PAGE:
What got you interested in your artistic practice?
As cliche as it sounds, I have always wanted to be a photographer since the age of about 7. My dad used to have this really old Nikon point and shoot, and I used to take it into the garden and take pictures of random stuff, I even used it to photograph my sister and/or my Sylvanian Families when she refused to model for me…
I never really knew what field I wanted to work in, and studying photography full time for five years almost didn’t help either, as it opened me up to so many different kinds of photography. I enjoy all sorts though, as mentioned previously fine art, but also portraiture, fashion, documentary, videography – you name it. It’s kind of a ‘jack of all trades – hopefully, master of at least one’ kind of situation. dajdkj
Who are you inspired by?
There’s so many, but my favourites include Rinko Kawauchi, Yoshinori Mizutani, and Monty Kaplan, all of which seem to make any ordinary thing extraordinary.
How do artists like Rinko Kawauchi, Yoshinori Mizutani, and Monty Kaplan inspire you directly?
As previously mentioned, I love how all three of them seem to make even the most mundane things so beautiful. Kawauchi works a lot with light and softness, Mizutani finds colour in every corner; and Kaplan makes the night seem mysterious and otherworldly with every shot. I hope to have all of these aspects in my own work.
What are your future aspirations?
Currently I’m working with @saltandpepperpress to publish a version of my book ‘Subject to Change’, I will also be working on making prints available. Making tote bags has been on my charts for a while so keep your eyes peeled for these. If I’m honest I’m not really sure where I want to be in the future with my work, I just know that I want to keep on creating, and eventually work within the creative industry.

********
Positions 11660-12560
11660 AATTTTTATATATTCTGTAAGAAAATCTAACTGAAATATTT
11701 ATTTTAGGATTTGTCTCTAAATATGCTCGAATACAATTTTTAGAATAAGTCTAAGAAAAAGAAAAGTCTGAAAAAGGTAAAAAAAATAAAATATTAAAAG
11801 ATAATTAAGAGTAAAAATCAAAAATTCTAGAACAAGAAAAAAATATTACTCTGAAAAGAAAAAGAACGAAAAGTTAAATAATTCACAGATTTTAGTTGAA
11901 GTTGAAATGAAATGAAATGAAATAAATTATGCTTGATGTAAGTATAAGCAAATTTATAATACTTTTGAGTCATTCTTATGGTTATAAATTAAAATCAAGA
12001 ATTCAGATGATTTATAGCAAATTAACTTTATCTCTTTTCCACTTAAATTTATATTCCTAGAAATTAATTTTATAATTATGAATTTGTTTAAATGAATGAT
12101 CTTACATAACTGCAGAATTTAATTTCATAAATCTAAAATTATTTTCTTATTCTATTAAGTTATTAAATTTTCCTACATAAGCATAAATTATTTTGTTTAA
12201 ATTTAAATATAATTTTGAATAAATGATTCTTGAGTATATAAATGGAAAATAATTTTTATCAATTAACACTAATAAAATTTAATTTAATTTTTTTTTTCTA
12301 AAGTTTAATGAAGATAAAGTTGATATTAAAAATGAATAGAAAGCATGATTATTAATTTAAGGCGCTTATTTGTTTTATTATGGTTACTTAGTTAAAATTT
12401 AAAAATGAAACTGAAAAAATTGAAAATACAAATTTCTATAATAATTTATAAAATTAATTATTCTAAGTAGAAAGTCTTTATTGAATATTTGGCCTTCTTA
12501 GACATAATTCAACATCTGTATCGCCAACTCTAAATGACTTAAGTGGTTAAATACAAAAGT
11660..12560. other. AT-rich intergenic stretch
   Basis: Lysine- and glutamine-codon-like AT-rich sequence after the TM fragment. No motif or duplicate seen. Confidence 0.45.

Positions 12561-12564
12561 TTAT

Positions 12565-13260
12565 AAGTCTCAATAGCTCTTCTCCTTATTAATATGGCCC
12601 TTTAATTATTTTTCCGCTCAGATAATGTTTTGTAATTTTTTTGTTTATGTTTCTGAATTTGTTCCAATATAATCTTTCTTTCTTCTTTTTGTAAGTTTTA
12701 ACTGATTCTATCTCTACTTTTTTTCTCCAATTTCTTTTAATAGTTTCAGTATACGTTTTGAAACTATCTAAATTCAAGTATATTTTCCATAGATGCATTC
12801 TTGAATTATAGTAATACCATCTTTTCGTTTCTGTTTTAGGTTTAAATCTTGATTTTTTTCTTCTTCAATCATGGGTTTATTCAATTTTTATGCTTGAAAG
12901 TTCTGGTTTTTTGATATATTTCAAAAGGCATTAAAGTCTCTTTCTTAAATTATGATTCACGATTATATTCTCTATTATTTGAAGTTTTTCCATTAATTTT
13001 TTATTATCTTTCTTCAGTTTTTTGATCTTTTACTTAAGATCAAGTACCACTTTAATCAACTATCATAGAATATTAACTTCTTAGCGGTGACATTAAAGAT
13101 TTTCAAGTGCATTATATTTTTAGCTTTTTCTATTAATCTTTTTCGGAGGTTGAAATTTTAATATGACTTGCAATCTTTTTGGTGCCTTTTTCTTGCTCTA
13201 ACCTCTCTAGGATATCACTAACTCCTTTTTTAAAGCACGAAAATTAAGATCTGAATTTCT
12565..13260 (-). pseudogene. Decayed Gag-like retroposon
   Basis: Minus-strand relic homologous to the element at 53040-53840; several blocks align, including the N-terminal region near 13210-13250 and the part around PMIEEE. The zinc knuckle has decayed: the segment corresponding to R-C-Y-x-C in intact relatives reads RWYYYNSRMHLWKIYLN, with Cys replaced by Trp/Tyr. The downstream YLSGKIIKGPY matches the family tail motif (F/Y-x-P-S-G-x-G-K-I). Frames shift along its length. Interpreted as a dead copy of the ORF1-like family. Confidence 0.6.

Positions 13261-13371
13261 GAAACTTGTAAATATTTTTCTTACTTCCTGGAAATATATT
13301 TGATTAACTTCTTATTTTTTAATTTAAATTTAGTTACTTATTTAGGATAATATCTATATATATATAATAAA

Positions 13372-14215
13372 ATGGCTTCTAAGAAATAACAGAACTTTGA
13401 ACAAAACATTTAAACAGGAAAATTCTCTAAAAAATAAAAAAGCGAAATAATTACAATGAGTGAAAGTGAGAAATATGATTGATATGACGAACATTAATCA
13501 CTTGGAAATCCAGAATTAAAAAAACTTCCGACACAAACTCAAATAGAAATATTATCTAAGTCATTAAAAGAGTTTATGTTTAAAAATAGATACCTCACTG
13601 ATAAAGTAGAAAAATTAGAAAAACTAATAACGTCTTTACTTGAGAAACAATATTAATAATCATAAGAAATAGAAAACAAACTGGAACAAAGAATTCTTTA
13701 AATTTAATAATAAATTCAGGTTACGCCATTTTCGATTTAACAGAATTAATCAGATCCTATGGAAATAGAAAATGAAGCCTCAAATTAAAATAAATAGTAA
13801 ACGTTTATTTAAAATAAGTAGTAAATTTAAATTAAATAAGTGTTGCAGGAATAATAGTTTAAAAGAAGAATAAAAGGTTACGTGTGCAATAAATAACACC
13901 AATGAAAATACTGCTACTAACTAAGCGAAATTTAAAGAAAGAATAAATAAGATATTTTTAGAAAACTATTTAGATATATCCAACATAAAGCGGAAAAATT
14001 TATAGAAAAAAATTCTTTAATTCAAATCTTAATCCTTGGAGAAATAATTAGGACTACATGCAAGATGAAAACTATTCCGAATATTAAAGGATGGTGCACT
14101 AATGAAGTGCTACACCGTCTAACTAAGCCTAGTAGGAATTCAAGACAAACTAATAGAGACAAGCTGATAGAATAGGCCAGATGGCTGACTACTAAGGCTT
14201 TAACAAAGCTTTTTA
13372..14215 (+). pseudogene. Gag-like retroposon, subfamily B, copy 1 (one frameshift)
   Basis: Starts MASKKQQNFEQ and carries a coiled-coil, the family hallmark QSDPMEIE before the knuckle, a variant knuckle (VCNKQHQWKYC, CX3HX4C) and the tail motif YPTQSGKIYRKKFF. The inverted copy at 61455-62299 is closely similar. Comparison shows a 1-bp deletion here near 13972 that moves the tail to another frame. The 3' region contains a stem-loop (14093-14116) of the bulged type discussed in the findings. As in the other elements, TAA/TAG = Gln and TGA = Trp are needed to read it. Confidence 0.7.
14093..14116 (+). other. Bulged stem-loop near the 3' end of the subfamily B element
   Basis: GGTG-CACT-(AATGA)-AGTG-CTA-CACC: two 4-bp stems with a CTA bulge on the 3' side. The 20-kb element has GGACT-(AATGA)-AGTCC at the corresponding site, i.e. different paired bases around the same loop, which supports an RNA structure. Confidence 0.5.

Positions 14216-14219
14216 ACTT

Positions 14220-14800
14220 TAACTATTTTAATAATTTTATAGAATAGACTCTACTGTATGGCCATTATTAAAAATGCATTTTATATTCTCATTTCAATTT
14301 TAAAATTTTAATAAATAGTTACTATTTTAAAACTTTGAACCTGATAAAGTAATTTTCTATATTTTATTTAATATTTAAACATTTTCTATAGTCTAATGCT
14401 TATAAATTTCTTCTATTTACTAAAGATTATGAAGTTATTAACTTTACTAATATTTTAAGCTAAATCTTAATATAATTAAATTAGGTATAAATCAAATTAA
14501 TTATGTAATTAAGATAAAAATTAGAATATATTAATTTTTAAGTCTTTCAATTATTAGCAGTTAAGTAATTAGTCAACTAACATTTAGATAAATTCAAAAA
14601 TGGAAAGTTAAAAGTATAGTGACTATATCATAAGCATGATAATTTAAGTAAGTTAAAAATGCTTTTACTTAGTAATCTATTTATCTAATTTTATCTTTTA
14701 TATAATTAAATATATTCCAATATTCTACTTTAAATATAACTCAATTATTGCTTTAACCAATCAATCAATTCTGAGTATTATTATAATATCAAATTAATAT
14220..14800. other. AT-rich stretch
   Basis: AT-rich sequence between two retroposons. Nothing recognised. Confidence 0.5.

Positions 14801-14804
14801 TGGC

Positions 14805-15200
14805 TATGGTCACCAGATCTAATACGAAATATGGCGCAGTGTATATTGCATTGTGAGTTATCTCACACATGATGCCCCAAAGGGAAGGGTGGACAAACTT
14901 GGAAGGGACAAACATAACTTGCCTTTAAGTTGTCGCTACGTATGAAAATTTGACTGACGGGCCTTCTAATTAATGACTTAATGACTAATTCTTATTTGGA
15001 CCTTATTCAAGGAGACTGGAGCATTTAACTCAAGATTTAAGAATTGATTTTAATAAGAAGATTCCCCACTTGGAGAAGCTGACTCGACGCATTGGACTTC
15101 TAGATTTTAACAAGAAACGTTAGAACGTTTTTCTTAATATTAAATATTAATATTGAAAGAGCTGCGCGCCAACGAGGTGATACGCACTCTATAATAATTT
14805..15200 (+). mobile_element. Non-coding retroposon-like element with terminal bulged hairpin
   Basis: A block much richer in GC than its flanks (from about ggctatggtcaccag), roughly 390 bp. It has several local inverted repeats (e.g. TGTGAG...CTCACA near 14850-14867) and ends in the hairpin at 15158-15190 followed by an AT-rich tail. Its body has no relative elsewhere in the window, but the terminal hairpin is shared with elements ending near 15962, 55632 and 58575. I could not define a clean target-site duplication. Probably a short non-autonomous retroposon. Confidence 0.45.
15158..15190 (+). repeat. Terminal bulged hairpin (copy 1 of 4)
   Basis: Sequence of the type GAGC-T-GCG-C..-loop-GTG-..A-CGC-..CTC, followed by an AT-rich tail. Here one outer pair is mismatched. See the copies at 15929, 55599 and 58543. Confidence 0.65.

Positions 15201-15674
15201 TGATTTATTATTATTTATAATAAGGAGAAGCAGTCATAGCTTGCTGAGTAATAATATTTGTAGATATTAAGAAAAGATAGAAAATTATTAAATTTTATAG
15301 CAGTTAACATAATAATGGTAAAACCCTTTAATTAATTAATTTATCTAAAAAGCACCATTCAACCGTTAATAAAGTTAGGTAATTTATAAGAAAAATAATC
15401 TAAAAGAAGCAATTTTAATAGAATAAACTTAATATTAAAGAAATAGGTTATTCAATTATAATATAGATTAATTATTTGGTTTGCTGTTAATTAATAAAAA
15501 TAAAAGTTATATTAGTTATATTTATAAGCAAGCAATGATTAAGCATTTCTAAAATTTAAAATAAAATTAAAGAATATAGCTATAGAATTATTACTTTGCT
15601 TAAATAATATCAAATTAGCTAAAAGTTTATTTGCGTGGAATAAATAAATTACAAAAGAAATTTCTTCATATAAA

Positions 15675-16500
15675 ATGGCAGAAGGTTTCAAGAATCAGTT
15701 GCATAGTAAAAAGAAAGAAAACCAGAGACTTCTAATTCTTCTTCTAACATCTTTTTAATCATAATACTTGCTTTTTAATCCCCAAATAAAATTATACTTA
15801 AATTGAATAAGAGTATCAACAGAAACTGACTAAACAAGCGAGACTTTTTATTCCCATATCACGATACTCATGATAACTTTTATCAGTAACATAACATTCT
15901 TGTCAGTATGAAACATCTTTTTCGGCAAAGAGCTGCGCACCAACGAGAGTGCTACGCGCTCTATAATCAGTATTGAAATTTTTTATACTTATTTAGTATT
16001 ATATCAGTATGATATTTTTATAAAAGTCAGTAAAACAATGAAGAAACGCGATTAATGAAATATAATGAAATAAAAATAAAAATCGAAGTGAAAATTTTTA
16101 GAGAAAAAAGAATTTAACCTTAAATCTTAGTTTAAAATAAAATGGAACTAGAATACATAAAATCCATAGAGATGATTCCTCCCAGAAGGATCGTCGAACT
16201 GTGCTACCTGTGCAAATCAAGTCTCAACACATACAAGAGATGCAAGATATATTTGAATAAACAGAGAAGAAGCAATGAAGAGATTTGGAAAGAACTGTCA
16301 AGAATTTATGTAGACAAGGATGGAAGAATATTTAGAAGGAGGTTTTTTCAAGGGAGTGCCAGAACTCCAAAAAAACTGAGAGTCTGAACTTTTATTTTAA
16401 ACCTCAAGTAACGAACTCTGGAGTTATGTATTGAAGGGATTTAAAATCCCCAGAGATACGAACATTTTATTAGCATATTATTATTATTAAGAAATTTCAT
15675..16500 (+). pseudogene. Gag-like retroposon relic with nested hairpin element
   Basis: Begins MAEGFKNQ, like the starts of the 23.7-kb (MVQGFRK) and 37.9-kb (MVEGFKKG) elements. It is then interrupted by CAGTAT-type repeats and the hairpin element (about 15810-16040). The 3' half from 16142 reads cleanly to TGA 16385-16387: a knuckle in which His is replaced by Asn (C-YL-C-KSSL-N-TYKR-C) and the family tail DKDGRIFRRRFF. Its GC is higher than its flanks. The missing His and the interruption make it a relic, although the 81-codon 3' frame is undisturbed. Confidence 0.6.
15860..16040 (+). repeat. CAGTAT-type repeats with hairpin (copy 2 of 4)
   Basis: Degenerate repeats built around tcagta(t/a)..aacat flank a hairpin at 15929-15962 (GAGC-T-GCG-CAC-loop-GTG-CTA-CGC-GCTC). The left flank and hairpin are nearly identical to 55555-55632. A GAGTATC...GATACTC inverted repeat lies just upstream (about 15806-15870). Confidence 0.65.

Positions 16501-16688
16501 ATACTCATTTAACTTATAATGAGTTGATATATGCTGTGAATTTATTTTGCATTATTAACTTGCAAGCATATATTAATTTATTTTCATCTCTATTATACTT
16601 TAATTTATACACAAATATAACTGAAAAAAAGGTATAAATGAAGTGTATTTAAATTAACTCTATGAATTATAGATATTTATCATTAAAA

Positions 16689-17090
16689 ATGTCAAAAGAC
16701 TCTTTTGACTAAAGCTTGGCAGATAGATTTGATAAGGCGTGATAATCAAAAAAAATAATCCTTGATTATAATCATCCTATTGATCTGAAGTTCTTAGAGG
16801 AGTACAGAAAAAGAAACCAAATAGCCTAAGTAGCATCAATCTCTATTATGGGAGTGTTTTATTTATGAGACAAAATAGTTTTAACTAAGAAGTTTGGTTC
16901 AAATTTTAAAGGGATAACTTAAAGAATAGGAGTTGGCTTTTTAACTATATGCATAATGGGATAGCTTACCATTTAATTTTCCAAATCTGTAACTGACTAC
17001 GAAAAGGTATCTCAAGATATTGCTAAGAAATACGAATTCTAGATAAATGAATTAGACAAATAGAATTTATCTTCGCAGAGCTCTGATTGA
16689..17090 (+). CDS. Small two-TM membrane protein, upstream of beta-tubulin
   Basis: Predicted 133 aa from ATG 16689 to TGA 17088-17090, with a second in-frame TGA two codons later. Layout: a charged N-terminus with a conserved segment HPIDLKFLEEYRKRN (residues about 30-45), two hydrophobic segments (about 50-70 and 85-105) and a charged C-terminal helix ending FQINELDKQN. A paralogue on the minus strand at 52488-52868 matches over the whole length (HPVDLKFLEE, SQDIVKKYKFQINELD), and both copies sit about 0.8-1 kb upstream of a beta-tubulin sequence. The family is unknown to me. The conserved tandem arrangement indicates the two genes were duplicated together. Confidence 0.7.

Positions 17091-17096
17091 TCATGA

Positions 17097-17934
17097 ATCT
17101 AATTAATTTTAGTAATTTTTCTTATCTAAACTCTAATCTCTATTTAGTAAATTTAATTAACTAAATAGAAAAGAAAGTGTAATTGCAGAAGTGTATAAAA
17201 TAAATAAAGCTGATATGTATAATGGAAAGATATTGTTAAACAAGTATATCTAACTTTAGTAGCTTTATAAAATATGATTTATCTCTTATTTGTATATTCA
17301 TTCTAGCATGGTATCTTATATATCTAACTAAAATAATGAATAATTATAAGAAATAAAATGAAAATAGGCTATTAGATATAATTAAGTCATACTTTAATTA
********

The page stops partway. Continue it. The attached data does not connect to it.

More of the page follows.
What advice would you recommend to young creatives today?
My only advice would be to always dedicate time to create. It’s so easy to lose touch of your art and making work (I have experienced this first hand), and try not to get so frustrated when you hit a creative wall. It happens to all of us, and it doesn’t mean you’re shit. Promise.
Considering your previous answer, what advice would you give to current studying photographers // your past self as a student?
Make the most of the time you have as a student! I’m not saying that I didn’t, but I still could have done so much more. I think you only really realize when you’re out of university how much time you actually had on your hands where you could have made work, collaborated and networked. It’s so hard to put a real perspective on things like that when you’re within it all, but you’ll most likely never get a chance like that again to make work with so much time and resources available to you.
YOU CAN KEEP UP WITH CLAIRE’S WORK VIA HER WEBSITE AND VIA HER INSTAGRAM!
YOU CAN ALSO SEE CLAIRE’S PREVIOUS INSTAGRAM TAKEOVER WITH DIY YOUTH HERE!